Five people were killed when a highway overpass collapsed in Laval, north of Montreal, sending tonnes of concrete onto two cars, police said on Sunday.But the same story says the collapsed overpass was just inspected!
In 2000, an overpass under construction collapsed, killing one man. Inspectors are now checking all bridges in the area to make sure they are sound.
The Quebec government will hold a public inquiry into the incident and has announced it has closed a second overpass of similar design and age.
And now, a look back: from 2000:
I'd like to know what was in the concrete and whether core samples were taken in 2000? Will they do so now? Who was the unnamed supervisory company and is it the same company that pronounced the just-collapsed overpass fit just a month ago?
A highway overpass in Quebec was so weak when it crumbled last June, killing one, that the wind could have blown it over, according to a report.
An engineering report on the incident, tabled by Quebec Transport Minister Guy Chevrette, concluded that anything from high winds to vibrations from passing traffic could have caused the overpass' eight concrete supports to cave in.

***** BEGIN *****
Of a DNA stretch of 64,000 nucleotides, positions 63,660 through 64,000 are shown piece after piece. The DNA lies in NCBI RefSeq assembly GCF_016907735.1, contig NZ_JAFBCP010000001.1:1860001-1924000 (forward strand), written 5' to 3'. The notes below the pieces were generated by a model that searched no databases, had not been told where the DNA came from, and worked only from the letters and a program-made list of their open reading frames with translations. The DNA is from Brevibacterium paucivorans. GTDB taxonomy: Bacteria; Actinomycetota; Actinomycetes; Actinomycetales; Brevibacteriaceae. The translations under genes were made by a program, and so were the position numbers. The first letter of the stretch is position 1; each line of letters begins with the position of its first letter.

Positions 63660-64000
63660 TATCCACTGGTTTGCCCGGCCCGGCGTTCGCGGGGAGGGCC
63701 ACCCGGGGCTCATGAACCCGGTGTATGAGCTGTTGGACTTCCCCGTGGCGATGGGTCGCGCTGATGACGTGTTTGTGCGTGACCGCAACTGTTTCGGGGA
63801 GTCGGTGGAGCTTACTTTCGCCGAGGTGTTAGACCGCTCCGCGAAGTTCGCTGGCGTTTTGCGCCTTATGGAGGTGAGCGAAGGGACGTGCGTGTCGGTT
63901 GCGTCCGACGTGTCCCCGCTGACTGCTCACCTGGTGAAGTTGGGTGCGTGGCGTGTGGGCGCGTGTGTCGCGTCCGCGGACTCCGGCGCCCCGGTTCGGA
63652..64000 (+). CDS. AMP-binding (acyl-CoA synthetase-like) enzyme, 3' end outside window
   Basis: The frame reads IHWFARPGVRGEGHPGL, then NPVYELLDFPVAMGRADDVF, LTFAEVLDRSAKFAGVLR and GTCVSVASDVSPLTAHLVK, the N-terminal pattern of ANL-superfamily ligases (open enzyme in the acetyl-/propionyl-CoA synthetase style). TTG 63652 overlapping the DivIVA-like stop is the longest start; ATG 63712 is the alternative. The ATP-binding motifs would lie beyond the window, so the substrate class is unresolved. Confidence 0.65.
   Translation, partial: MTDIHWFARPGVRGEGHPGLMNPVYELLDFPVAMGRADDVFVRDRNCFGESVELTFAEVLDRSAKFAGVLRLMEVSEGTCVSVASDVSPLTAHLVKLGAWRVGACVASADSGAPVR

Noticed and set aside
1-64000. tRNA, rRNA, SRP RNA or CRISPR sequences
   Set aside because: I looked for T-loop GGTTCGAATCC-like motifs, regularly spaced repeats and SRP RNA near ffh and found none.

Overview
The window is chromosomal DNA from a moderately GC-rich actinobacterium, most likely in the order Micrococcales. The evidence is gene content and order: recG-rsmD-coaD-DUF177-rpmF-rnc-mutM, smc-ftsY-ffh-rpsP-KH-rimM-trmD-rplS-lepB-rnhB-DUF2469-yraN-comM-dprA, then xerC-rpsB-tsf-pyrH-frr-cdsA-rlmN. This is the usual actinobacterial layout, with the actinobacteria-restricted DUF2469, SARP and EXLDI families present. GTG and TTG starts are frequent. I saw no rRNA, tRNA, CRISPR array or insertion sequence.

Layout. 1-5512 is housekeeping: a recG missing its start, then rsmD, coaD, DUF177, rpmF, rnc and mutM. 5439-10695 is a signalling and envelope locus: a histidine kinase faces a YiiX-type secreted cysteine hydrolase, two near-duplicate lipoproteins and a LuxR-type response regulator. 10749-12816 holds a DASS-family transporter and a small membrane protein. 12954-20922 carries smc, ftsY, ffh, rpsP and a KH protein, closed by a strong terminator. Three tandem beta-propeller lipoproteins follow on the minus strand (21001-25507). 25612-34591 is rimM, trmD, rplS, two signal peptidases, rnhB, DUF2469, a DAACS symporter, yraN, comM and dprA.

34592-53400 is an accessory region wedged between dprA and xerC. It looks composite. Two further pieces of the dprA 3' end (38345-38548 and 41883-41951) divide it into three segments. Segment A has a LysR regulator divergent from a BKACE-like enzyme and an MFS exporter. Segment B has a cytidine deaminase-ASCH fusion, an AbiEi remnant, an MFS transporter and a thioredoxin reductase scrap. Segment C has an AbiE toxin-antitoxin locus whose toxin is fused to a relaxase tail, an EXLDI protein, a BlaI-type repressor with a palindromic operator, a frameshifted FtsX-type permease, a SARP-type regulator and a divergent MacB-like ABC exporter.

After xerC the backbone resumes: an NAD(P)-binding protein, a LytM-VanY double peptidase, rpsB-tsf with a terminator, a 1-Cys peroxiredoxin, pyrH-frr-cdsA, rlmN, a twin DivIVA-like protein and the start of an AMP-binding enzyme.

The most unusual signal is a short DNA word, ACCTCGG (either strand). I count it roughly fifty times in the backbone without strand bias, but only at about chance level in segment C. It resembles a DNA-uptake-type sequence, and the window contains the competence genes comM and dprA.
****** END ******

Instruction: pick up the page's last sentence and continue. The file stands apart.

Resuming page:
A structural system should have been installed to prevent the shifting of supports during construction, the study stated.
The accident killed one and injured two others. The report stopped short of placing blame, however.
Beaver Asphalt, the City of Laval and a supervising company were all involved in the overpass' construction. While determining who was ultimately responsible will be up to the coroner and judicial authorities, politicians are already assigning blame.
Thomas Mulcair, a member of the Liberal Opposition in Quebec, said the Bloc Quebecois government helped Beaver Asphalt get the contract when it contacted its main creditor, the National Bank.
Premier Lucien Bouchard has denied the charge.
It rouses my suspicions. Is someone pocketing money and using substandard material? Did the same companies get the contracts for all the overpasses being looked at? Did the 2000 collapse change the way contracts were awarded?